I believe the Thames Estuary is one of the most beautiful landscapes in the world.
I did have a puritanical attitude about pubs and alcohol. I was teetotal until my 40s, when I discovered a rather disastrous taste for whisky.
I knew people liked the music, but the letters I got were full of affection for me. That was the most moved I’ve ever been.
I pepper my conversation with literary quotes for my own satisfaction. People either think I have a marvellous turn of phrase or they realise where I’m getting it from.
I’ve had a fantastic life. When I think about the things that have happened to me and the things I’ve done, I think anybody who asks for more would just be being greedy. I don’t wanna be greedy.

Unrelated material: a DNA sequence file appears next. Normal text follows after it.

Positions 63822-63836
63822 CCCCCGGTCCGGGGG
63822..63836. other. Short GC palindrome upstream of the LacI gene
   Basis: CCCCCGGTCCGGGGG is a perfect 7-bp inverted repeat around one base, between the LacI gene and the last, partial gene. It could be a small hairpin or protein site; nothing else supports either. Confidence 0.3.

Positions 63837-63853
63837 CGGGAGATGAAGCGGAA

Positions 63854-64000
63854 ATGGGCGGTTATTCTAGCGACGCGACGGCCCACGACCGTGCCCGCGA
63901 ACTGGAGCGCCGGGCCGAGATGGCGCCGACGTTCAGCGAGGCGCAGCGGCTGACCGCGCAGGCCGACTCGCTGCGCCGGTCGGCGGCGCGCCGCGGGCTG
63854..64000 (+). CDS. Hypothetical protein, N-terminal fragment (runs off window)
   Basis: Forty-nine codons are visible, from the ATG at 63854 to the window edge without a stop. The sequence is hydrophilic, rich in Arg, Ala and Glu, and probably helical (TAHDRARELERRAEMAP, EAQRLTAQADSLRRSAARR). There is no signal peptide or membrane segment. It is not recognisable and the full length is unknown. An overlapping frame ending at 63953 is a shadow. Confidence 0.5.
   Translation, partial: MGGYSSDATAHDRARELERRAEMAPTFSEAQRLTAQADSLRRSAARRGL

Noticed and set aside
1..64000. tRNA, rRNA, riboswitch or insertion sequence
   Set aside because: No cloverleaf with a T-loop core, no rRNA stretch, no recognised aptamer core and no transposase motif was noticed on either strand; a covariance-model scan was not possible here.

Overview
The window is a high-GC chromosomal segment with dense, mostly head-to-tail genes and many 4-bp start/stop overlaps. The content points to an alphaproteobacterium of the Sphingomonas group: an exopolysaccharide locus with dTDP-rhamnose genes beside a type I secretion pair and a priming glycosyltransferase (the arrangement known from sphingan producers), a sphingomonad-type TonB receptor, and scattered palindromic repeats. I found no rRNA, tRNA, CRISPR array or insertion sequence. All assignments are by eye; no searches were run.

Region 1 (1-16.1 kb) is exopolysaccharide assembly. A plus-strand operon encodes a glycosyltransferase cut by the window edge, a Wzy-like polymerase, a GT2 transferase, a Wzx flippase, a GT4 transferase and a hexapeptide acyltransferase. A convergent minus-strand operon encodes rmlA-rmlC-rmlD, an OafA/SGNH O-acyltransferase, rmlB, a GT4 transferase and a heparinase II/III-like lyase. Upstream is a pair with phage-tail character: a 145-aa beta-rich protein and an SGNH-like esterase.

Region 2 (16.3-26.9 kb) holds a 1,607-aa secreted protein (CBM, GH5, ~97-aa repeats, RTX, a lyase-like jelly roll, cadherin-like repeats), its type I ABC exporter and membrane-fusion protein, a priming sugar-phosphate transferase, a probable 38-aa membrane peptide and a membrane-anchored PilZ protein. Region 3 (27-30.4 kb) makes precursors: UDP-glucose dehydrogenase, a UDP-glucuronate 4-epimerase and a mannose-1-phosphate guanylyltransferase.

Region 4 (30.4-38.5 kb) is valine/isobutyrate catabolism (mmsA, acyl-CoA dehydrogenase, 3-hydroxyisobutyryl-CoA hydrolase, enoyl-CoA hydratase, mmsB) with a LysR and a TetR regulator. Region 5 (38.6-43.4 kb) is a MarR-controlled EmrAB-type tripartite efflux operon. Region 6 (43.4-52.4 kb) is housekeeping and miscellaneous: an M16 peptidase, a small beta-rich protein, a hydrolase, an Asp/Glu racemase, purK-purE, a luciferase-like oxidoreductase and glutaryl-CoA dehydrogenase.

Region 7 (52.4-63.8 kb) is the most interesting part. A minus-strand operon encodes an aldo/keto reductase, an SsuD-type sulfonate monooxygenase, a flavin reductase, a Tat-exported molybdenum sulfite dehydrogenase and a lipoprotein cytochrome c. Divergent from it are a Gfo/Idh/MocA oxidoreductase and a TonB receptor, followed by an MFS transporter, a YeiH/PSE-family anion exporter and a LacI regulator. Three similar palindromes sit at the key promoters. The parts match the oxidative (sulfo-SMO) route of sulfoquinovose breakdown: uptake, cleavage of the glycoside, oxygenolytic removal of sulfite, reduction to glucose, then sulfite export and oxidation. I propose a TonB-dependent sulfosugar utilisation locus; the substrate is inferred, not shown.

If I thought I’d see Irene again, I’d kill myself tomorrow. But I won’t, so I don’t wanna be topping myself before these gigs. I just want to say goodbye, really.
It’s a bloody good feeling being alive.
My wife’s death, and now my own death, have not shaken my atheism.
Terminal cancer has made me feel alive.
The idea of summing up what I’ve done horrifies me.
We’re all going to die, but generally it’s something in the indefinite future. You don’t consider it. We feel immortal, or death is something far, far away. Then suddenly – boom – it’s in front of you. It lifted so much off me.
When I write songs I like them to come out of that American thing but I’d never write songs about riding a freight train or that kind of thing, I write about what I know.